• Auto Scaling: ECS provides auto-scaling for your infrastructure. This means that with ECS, our infrastructure will be auto-scaled with respect to the traffic we are receiving in our applications. If by chance our application cannot handle a certain amount of traffic, ECS will provision more EC2 instances and attach them to our cluster to handle the incoming traffic.
  • Serverless: With ECS, there is an option to use a serverless approach to provision servers. This is useful because it abstracts some of the difficult aspects such as creating EC2 instances, connecting those instances to our ECS cluster, and managing the health status of our clusters.

How To Deploy Docker Containers With AWS ECS

Let’s deploy a Django application to ECS.


You’ll need:

  • An AWS account
  • Docker installed on your machine
  • And the AWS CLI installed

Step 1

We need to create a simple Django application, which we will containerize locally.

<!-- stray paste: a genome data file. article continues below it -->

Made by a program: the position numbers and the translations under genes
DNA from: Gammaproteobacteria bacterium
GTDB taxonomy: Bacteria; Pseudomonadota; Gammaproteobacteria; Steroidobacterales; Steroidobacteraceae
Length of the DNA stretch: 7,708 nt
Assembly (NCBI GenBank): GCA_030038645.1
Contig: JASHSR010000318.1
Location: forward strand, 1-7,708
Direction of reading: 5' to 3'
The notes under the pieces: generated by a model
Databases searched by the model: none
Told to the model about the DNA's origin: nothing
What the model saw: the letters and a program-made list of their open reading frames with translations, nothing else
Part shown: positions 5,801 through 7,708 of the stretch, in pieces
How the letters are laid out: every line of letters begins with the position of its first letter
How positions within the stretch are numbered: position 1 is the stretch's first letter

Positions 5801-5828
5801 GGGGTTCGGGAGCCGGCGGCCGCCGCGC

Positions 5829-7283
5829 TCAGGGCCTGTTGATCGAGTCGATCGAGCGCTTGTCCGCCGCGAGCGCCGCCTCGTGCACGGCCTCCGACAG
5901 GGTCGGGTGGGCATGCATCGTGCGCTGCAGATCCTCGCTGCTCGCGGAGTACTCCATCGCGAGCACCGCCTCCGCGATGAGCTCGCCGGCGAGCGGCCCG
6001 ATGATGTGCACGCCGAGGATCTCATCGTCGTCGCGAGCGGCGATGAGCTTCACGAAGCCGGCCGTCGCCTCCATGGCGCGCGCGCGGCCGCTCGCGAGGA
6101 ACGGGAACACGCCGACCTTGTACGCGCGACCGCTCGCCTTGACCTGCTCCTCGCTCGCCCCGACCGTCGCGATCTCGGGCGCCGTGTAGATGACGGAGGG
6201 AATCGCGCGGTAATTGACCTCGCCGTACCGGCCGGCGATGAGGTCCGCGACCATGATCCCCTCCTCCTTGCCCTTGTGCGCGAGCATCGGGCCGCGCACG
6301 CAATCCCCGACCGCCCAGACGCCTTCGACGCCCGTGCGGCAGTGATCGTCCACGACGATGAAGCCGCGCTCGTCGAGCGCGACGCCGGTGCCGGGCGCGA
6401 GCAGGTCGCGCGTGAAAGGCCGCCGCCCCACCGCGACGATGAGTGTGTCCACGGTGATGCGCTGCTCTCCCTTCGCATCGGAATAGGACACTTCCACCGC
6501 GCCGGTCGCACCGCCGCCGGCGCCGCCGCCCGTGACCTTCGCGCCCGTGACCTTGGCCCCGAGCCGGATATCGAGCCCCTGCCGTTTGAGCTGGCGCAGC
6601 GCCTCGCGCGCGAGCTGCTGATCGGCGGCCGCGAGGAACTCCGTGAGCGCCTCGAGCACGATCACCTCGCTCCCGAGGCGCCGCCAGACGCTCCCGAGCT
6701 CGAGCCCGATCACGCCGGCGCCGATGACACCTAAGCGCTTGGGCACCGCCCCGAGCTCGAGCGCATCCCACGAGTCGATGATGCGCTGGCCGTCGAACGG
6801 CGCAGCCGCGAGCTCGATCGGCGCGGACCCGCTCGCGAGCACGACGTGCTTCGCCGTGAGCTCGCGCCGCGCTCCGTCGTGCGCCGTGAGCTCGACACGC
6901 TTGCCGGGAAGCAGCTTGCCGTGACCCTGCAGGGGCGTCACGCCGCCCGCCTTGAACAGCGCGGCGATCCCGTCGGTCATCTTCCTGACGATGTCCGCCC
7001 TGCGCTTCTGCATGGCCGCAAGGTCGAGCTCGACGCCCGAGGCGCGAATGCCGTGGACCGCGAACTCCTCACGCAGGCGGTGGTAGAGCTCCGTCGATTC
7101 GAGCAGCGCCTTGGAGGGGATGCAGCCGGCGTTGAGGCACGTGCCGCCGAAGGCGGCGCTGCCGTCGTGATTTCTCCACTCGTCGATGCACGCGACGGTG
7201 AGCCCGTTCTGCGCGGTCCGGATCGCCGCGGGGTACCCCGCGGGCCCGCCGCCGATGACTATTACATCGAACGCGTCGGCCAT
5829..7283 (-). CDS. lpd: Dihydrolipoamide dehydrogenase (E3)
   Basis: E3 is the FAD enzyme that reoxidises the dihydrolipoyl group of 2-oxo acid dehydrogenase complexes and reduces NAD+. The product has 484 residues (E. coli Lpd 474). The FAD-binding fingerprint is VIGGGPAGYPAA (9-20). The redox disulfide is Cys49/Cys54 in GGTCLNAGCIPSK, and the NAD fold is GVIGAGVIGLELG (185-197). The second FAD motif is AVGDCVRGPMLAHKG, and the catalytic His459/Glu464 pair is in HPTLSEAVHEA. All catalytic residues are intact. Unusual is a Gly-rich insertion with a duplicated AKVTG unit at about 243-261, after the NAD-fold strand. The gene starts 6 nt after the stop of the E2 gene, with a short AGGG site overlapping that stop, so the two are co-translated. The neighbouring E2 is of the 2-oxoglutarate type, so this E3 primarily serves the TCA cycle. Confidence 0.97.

Firstly, we need to create a virtual environment and install our dependencies.

virtualenv env
pip install django djangorestframework

Next, we need to activate our virtual environment and create our Django project.

source env/bin/actviate
django-admin startproject app .

We then need to create our Django application and add it to our installed apps

python startapp api

Within our app/ file, add this block of code


Since we are going to deploy our application, we need to change some configurations in our file.

One of which includes adding an asterisk to our ALLOWED_HOST list like so


Next, we need to create a simple view in our api/ file. Add this block of code

from rest_framework import status 
from rest_framework.response import Response 
from rest_framework.decorators import api_view 

def home_endpoint(request): 
    return Response({"message":"Hello World"}, status=status.HTTP_200_OK)

We need to create a file (in our api directory) that will hold the url to this endpoint.

Add this block of code

from django.urls import path 
from . import views 
urlpatterns = [ 
    path('home', views.home_endpoint, name='home'), 

Next, we need to include our api url’s in our app/ file.

from django.urls import path, include 
urlpatterns = [